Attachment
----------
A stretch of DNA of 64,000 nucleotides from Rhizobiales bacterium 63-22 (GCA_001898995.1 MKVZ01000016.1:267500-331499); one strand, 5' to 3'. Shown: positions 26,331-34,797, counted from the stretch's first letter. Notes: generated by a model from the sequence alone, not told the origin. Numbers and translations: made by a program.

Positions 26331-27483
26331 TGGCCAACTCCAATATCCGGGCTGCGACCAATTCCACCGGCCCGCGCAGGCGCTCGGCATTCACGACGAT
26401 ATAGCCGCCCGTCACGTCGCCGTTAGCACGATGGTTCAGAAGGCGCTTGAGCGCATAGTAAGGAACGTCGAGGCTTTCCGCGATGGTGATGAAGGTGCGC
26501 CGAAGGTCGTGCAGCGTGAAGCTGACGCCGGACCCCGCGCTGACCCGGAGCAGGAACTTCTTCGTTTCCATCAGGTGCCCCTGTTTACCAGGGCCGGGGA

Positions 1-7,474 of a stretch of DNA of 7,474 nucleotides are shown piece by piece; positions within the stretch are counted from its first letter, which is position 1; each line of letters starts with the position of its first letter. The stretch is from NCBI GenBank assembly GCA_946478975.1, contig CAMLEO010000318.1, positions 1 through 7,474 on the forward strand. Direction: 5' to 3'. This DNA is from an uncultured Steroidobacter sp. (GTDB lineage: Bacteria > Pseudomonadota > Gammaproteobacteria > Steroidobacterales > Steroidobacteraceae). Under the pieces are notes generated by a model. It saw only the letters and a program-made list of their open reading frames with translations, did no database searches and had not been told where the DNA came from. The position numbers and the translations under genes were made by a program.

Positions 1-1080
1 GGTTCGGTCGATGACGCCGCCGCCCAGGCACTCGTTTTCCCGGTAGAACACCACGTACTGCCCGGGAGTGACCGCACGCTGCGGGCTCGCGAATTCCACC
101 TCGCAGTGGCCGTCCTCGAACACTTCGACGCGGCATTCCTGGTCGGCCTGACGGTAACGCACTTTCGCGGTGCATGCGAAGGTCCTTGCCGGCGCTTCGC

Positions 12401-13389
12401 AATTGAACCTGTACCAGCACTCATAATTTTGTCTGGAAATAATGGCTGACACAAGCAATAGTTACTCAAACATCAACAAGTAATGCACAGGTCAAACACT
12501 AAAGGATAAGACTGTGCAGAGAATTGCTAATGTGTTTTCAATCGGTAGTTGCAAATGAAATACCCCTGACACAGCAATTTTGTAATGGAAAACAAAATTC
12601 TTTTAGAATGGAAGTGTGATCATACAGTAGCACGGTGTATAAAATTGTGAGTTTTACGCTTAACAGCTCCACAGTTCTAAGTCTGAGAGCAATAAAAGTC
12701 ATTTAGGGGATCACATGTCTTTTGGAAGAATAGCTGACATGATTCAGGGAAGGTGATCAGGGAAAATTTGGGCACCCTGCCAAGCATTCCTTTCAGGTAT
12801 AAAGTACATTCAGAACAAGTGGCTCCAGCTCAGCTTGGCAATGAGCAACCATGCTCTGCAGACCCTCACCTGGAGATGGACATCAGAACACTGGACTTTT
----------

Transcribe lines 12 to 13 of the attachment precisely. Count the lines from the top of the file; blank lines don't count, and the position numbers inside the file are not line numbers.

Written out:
12501 AAAGGATAAGACTGTGCAGAGAATTGCTAATGTGTTTTCAATCGGTAGTTGCAAATGAAATACCCCTGACACAGCAATTTTGTAATGGAAAACAAAATTC
12601 TTTTAGAATGGAAGTGTGATCATACAGTAGCACGGTGTATAAAATTGTGAGTTTTACGCTTAACAGCTCCACAGTTCTAAGTCTGAGAGCAATAAAAGTC